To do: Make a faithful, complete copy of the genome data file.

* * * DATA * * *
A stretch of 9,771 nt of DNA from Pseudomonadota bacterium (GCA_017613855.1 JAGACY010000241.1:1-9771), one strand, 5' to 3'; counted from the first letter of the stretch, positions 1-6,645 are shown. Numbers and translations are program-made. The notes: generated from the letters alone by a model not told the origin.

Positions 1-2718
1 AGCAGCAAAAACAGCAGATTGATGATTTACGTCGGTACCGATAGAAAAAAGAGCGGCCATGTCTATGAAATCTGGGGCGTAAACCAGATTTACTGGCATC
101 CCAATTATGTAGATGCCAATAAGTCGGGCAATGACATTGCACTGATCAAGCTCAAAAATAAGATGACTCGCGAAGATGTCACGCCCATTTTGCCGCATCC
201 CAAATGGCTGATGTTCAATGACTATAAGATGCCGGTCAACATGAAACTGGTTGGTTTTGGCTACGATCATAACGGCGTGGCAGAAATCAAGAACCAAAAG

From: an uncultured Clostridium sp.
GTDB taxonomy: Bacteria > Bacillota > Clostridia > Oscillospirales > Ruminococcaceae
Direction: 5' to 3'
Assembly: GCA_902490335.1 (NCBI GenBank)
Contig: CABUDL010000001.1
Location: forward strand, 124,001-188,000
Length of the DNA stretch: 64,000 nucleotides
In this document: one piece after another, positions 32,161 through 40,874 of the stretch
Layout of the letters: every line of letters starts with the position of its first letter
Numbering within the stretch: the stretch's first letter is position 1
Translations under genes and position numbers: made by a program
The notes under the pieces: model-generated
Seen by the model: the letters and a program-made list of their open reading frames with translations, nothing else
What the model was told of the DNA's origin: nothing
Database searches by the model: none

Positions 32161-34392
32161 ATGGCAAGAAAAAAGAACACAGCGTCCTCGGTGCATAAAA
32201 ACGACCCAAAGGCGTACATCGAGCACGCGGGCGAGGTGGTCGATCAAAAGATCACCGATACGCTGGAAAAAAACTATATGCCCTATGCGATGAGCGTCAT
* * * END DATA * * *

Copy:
A stretch of 9,771 nt of DNA from Pseudomonadota bacterium (GCA_017613855.1 JAGACY010000241.1:1-9771), one strand, 5' to 3'; counted from the first letter of the stretch, positions 1-6,645 are shown. Numbers and translations are program-made. The notes: generated from the letters alone by a model not told the origin.

Positions 1-2718
1 AGCAGCAAAAACAGCAGATTGATGATTTACGTCGGTACCGATAGAAAAAAGAGCGGCCATGTCTATGAAATCTGGGGCGTAAACCAGATTTACTGGCATC
101 CCAATTATGTAGATGCCAATAAGTCGGGCAATGACATTGCACTGATCAAGCTCAAAAATAAGATGACTCGCGAAGATGTCACGCCCATTTTGCCGCATCC
201 CAAATGGCTGATGTTCAATGACTATAAGATGCCGGTCAACATGAAACTGGTTGGTTTTGGCTACGATCATAACGGCGTGGCAGAAATCAAGAACCAAAAG

From: an uncultured Clostridium sp.
GTDB taxonomy: Bacteria > Bacillota > Clostridia > Oscillospirales > Ruminococcaceae
Direction: 5' to 3'
Assembly: GCA_902490335.1 (NCBI GenBank)
Contig: CABUDL010000001.1
Location: forward strand, 124,001-188,000
Length of the DNA stretch: 64,000 nucleotides
In this document: one piece after another, positions 32,161 through 40,874 of the stretch
Layout of the letters: every line of letters starts with the position of its first letter
Numbering within the stretch: the stretch's first letter is position 1
Translations under genes and position numbers: made by a program
The notes under the pieces: model-generated
Seen by the model: the letters and a program-made list of their open reading frames with translations, nothing else
What the model was told of the DNA's origin: nothing
Database searches by the model: none

Positions 32161-34392
32161 ATGGCAAGAAAAAAGAACACAGCGTCCTCGGTGCATAAAA
32201 ACGACCCAAAGGCGTACATCGAGCACGCGGGCGAGGTGGTCGATCAAAAGATCACCGATACGCTGGAAAAAAACTATATGCCCTATGCGATGAGCGTCAT